If you or a loved one want to learn to set and communicate boundaries, call us today at 833-801-LIVE.

How to Live with Someone Who Struggles with Addiction

How to Live with Someone Who Struggles with Addiction

It can be challenging to live with someone who is struggling with addiction. They could be experiencing intense behavior as a result of their drug use, not helping pay rent, or constantly bothering you for more money to acquire their next fix. To make it livable living with someone struggling with addiction, it is important to set boundaries and take care of yourself to avoid any stress in the household.

Keep Everyone Safe

You should make sure that everyone in your household in safe away from the toxic behaviors of the one struggling with addiction. This especially means people like children, the elderly, pets, or anyone else who has trouble defending themselves. If your loved one with addiction becomes violent, this is the time to either ask that person to temporarily move out until they get better such as to a rehab facility. While it may not be the fault of your loved one for their behavior, it does not mean that others need to suffer at the hands of it if that person poses a great danger.

Have a Backup Plan

Just in case if the situation escalates into something where you do not feel safe with your loved one, create a backup plan. This can mean having friends, family, therapists, or the police to turn to just in case you loved one is doing something that is scaring you as a result of their drug use. While your loved one may not be dangerous when they are sober, it can be a very different story while intoxicated so be prepared. See if there is anyone you can stay with if you ever feel like your life is being threatened.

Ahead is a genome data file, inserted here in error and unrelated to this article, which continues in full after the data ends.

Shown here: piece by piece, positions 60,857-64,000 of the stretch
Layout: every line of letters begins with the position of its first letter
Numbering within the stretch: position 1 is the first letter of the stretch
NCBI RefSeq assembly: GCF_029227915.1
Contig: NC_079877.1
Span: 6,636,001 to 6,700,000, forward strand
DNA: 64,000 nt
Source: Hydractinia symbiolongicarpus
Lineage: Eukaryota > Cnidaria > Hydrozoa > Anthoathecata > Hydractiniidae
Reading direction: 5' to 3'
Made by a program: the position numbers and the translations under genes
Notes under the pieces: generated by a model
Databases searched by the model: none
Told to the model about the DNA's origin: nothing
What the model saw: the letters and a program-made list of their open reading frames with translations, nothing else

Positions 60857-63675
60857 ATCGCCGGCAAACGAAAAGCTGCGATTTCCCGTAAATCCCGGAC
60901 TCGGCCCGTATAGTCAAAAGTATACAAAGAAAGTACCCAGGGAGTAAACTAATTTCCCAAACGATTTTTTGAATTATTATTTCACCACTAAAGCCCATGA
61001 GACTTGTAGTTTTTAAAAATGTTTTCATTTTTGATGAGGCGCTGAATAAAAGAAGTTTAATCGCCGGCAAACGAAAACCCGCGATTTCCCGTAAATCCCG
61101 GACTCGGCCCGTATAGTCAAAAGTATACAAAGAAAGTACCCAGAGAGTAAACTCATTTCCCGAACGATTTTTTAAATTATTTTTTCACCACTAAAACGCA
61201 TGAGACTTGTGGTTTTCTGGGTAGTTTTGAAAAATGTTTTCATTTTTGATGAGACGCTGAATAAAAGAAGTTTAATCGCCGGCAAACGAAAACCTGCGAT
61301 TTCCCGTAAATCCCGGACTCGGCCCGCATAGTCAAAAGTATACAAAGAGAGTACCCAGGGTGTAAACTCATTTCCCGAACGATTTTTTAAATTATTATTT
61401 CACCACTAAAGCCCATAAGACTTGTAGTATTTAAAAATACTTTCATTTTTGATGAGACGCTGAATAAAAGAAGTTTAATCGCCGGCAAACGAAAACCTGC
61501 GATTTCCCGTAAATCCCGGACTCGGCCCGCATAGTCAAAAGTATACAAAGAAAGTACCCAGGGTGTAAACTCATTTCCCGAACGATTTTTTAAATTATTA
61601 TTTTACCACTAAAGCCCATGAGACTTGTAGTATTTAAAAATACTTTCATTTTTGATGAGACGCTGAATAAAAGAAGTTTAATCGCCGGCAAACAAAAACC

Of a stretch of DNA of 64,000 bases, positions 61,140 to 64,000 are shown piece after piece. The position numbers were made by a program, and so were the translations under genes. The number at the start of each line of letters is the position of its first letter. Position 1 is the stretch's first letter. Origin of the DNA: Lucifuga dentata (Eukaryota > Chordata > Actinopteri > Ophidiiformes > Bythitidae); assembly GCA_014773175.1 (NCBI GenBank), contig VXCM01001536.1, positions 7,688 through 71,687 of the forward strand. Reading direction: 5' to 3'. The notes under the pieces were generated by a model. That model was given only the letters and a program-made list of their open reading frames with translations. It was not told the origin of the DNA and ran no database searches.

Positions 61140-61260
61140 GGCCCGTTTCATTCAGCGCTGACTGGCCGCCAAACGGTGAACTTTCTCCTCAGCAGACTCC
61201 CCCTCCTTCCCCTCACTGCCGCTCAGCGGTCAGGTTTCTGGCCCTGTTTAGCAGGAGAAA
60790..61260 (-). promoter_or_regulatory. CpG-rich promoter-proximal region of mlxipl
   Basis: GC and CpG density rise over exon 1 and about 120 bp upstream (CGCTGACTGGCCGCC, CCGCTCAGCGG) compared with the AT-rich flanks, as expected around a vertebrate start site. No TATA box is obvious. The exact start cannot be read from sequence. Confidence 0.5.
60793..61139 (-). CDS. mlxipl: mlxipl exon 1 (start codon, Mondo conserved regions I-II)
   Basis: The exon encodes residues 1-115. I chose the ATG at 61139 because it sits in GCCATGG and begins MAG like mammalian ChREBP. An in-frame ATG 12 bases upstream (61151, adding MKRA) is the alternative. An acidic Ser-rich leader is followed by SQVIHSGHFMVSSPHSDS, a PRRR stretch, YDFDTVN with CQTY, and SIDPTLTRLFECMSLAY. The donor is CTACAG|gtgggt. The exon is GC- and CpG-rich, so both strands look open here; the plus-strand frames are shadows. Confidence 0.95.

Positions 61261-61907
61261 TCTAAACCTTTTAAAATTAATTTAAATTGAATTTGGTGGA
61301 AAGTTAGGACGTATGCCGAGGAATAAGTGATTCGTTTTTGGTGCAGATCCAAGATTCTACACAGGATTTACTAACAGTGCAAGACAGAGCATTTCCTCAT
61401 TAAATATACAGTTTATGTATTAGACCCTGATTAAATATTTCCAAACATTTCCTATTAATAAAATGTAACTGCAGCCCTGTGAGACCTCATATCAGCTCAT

Restrict Financial Access

Addiction means doing whatever it takes to ensure they get more and more of their drug or alcoholic beverage of choice. Purchasing drugs is expensive and someone with an addiction has the power to clean out your bank account. It is best to take them off of your bank accounts or credits if they have access to them. Find a safe place to keep your cash that they would not be able to find it. This may involve opening up your own private bank account to keep your money if you do not trust your loved one with it.

Setting Boundaries

In order to show your loved one how serious you are about the intensity of their addiction, you need to set boundaries. This can mean telling them things like when they do things like throw objects across the room when they are angry, it makes you feel scared. You can tell them that you would prefer that whenever they feel angry or stressed that they go outside or in another room to take a deep breath instead of hitting the bottle or drug. You can also let them know about what you will do if they continue to do things that are not safe. For example, you can tell your loved one that if they plan on getting in a car while intoxicated that you will involve the police. Establishing boundaries will provide a clear understanding to your loved one that you mean business in regards to living with them.

Talk About Treatment Options

Speak to your loved one about taking a treatment center into consideration. You can recommend successful ones in your area by sending them links to their websites, brochures, and the phone numbers of them all if they ever want to give them a chance. Tell that person about how you feel about what you have seen when they are under the influence and how much you care about their wellbeing and the wellbeing of others at home. Let them know that there are other forms of treatment whether it is psychotherapy, group counseling, 12 step meetings, etc.

Take Care of Yourself

Do not feel like because you are living with someone struggling with addiction that you need to devote all of your time to that person to ensure that they are safe. Dedicating all of your energy to worrying about your loved one will cause you to develop anxiety and you will feel drained. You need to think about yourself. This involves taking time out alone to do something you have always wanted to do like go to a movie, get a coffee, read a book at a bookshop, etc. Make sure that you are eating right, sleeping for seven to eight hours a night, exercising, and being able to relax.